For more than a decade, the Library 160 course was delivered as an independent study, self-paced course with one face-to-face opening lecture by a librarian or, more often, a graduate student TA. After that one lecture, students were expected to work through the course's manual, its online tutorials, and assignments on their own, with no further contact or feedback from their instructor or cohort students. The course was sustained during this period largely by the Library 160 office manager, two half-time graduate student TAs - who were responsible for the majority of course sections - and two librarians. Online tutorials were expected to take the place of face-to-face class contact. The Library has learned through student feedback that this model proved unpopular with undergraduate students, who were confused by the independent nature of the course and its almost total lack of instructor contact. Summative feedback from students was often negative. What follows is a description of how course administrators have used the feedback process to change the course for the better. Importantly, student feedback from Library 160 now often includes very positive comments and assertions that the course was very helpful.
Course Self-Assessment: Student negative feedback gathered in 2002 and earlier formed the basis in part for a rigorous review of the Library 160 course, its learning goals, instructional content, pedagogy, course delivery, and student learning outcomes assessment. Major recommendations of the course self-assessment were the following:
- The need to increase the number of faculty librarians teaching the course, as a means of distributing the teaching load in a more manageable way, and also to enhance student learning opportunities from expert faculty librarians. Implemented Fall 2004, with the addition and training of 8 library faculty as course instructors, with a course load of one to three sections each, with most faculty teaching two sections.
- The need for teaching load reduction and greater training and supervision of graduate student TAs teaching the course. Implemented Fall 2004, with the hiring, training, and supervision of two new half-time TAs, and with a much reduced course load of two sections each. The graduate students are involved in the same professional development opportunities and regular Library 160 instructor meetings as are the faculty librarians.
- The need to humanize the course through increased instructor-student contact and feedback opportunities. Implemented Summer 2004, partly through the addition of teaching staff and the redistribution of more manageable course loads, but also through the use of WebCT and communication tools, that allow students an easy medium for communicating directly with their instructor, plus course instructors can more easily provide additional content, discussion questions, feedback, and encouragement to their students. Besides being available via WebCT, course instructors also have office hours for students who prefer face-to-face contact for discussing course content or questions.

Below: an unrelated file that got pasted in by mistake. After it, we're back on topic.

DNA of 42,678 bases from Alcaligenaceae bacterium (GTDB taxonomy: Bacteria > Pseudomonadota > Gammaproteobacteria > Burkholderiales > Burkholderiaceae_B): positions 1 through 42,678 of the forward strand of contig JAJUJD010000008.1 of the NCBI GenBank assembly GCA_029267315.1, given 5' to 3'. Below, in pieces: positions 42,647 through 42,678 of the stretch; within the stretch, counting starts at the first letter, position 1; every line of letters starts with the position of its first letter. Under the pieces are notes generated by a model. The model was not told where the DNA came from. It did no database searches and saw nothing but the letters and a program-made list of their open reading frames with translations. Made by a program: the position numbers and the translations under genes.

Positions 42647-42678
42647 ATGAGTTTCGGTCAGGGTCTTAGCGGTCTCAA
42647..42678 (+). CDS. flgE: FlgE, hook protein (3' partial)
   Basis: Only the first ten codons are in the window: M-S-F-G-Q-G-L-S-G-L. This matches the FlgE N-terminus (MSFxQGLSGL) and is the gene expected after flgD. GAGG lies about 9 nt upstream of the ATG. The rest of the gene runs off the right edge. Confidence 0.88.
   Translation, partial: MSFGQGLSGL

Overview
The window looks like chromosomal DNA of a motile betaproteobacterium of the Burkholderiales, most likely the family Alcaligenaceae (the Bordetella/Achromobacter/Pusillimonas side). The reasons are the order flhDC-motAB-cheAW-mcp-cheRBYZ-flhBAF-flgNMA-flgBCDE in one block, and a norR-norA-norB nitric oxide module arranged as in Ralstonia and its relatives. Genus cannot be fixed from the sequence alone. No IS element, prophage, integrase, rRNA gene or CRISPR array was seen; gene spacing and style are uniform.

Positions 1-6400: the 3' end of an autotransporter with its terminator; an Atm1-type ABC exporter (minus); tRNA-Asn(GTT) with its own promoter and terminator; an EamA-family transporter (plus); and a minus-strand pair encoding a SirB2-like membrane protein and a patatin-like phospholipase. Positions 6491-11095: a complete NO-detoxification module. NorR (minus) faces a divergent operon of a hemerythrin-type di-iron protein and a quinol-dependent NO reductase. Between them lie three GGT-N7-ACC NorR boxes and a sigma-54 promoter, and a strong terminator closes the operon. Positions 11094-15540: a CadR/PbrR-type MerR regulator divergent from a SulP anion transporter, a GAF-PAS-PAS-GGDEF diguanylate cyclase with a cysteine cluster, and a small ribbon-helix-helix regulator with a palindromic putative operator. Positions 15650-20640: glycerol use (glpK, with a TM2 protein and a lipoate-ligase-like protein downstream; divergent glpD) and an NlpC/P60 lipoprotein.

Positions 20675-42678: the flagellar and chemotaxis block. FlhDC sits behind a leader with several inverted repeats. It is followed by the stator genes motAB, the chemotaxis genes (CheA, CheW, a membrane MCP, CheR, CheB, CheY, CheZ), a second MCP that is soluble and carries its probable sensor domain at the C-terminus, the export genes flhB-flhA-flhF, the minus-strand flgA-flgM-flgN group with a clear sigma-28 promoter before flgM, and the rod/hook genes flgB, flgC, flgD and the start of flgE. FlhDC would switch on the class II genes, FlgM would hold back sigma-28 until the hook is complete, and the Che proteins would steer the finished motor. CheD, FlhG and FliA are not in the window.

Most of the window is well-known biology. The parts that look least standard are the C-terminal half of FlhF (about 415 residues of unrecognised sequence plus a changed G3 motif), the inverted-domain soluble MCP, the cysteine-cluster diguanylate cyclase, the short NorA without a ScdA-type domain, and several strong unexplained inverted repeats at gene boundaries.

- The need to revise course content and assessments to focus less on specific tools and more on IL conceptual knowledge that can be transferred to other settings, other tools, other interfaces. Implemented immediately in Summer 2004, through the redesign and revision of the course manual and all its assignments. This revision will be ongoing, as the information environment itself is constantly changing at a rapid rate.
- The need to revise course tutorials, to eliminate access and display problems, and also make regular maintenance and updating of content easier. Ongoing investigation and development, Summer 2004-present.
- The need to increase and improve course assessment, and to remain focused on and responsive to student learning needs. Examples include:
- The course pretest (described above). The pretest provides students with important feedback on their knowledge at the onset of the course. This helps show students that they don't "know it all," and also indicates important content to be learned. Since implementation of the pretest began, there has been a drastic reduction in student summative feedback stating they already "knew everything", and did "not need" the course.
- Refinement of our use of WebCT. Our own program assessment analyses of Library 160 student data indicate that there is a strong correlation between student use of WebCT and student course outcome (defined as total points earned).
- Increased feedback opportunities for students. Use of WebCT allows instructors to monitor student progress, and provide relevant feedback, encouragement, and instruction. Student reaction to this has been quite positive, and generates a means of providing formative feedback from students to the instructors. This helps instructors identify and address points that are not clear, plus identify and address unexpected student learning needs - such as providing traditional office hours, rather than online only.
Other ongoing improvements to the course have also had their origins in student feedback. These include:
- Revising and updating the course's instructional content (Summer 2004-present)
- Rewording some assignment and exam questions that some students have found confusing (Summer 2004-present)
- Identify and address "fuzzy" content areas and increase time and effort spent teaching these more elusive concepts (these include call numbers, and intepreting citations) (Summer 2004-present)
- Increasing faculty librarian - student feedback and contact, particularly for those students needing extra help (Summer 2005-present)
- Migrating the course's supplemental tutorials to a more flexible software, so that maintenance and updates are easier (Ongoing)